De Ja Vu
A few years ago, I was managing a project in a big company. One of the features that we where developing was a caching system. We needed the caching to boost performance on a multi location, multi server application.
We developed in a normal Waterfall methodology, and the architect (a really funny and talented guy) came up after a few weeks with his design.
The design was really well thought out and the cache was ready to support – multiple databases with many different kinds of databases along with other things. At the time we believed that we had to design the system with the future in mind.
The question did arise:
Do we need to support Multiple Database Instances?
The Answer was, No, Not really, but if we are going to support it later then the redesign will take us ages.
When I asked the team to read and tell me what they think about: “You Ain’t Gonna Need It“, everyone took this personally. The architect started to feel that his job has been taken away from him:
“I am getting paid to think about future problems” and the developers where also taken aback. They have all been trained to create flexible systems and not flexible processes.
I failed to convince them, and a couple of years later, the caching system became what I call “a black hole”. No one knew exactly how it works, and everyone was scared to change it, because it was soo complex. The developers now said: “We didn’t really need multiple database instance, we spent ages designing and developing this feature, and every bug we find, has to support this feature too, which just complicates matters, because no one uses it but we cannot remove it.”
Still when I talk to them about YAGNI, they all say: “But when we thought ahead and designing the <fill in whatever feature>, we saved weeks and could implement <another featrure> in days. It would have taken us weeks without it”.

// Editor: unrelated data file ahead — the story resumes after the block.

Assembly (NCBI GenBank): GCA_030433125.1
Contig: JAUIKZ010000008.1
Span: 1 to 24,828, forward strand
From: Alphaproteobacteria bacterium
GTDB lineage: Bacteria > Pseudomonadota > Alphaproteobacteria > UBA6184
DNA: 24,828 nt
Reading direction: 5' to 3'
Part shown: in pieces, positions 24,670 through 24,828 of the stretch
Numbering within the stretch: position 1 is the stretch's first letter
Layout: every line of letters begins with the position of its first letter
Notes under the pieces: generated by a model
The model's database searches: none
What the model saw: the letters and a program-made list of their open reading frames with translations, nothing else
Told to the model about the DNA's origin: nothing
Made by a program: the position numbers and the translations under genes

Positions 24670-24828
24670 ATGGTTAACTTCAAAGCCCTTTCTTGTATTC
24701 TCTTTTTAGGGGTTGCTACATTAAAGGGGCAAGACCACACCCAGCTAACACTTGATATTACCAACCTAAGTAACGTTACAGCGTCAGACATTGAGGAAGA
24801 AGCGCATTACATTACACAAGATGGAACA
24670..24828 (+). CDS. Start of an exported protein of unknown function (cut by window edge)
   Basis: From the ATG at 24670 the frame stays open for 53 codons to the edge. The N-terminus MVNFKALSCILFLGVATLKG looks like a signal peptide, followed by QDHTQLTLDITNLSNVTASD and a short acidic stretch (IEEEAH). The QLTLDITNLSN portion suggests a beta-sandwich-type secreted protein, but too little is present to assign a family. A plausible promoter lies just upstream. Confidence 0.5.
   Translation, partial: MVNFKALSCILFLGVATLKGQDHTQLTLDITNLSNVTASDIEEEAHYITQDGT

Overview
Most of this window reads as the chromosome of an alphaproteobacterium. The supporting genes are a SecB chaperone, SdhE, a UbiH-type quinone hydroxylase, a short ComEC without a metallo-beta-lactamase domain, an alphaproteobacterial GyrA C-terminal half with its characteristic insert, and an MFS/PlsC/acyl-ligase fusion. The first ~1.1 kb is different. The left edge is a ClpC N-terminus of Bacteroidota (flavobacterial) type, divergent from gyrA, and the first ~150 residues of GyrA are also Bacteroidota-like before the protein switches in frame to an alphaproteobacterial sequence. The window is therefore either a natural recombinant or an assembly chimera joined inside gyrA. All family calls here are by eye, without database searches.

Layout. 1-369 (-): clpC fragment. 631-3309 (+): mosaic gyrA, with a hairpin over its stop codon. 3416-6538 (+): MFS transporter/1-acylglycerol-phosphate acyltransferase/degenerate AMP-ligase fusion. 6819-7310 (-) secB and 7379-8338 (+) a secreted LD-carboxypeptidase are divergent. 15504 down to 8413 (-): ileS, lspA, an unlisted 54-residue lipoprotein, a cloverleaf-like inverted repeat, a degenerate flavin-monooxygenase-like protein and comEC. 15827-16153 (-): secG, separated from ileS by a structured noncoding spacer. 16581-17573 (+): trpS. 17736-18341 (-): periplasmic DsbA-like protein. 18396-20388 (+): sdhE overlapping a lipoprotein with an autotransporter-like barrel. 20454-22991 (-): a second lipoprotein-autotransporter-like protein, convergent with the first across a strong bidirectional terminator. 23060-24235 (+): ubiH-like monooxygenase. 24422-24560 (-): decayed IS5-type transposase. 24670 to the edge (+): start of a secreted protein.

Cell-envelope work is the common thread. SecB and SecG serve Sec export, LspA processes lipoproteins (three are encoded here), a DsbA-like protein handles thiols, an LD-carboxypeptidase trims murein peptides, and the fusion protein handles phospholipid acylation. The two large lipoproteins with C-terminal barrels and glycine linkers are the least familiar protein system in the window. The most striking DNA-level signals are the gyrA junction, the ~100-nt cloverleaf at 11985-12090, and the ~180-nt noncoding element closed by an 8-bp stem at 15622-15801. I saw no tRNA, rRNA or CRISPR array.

I have to remind them that it took months to design, implement and test before we even needed it.
YAGNI, Low Coupling and Testability
So, what has this got to do with Oren and Roy’s posts.
Well, I am getting the same feeling from them that I got from my architect.
Oren, so you found that a “Couple of weeks after introducing the IFileWriterFactory” you found another use for it, and it saved you time.
Good for you!
But this is NOT YAGNI, the opposite. It sounds just like that <fill in whatever feature> that my team was so proud that it had managed to predict.
What about all the other features that have no use? The price of doing this everywhere can be quite expensive. Most of the time (apart from tests) – You Just Ain’t Gonna Need It.
There was a time when we had no choice, you had to either Design for Testability or not test at all. But in these times this is no longer true.
So, Does testing – driving your design, actually create the best design? I am not sure.
It does one thing for sure, It creates a low coupled (modular) design. But low coupling is NOT a silver bullet. A good design has to take and BALANCE many factors, this is a complex task. Adding Testability to these factors might unbalance your design.
Quiz: Which is easier to maintain:
using(TextWriter writer = IoC.Resolve<IFileWriterFactory>().Create(filename)) writer.Write(text);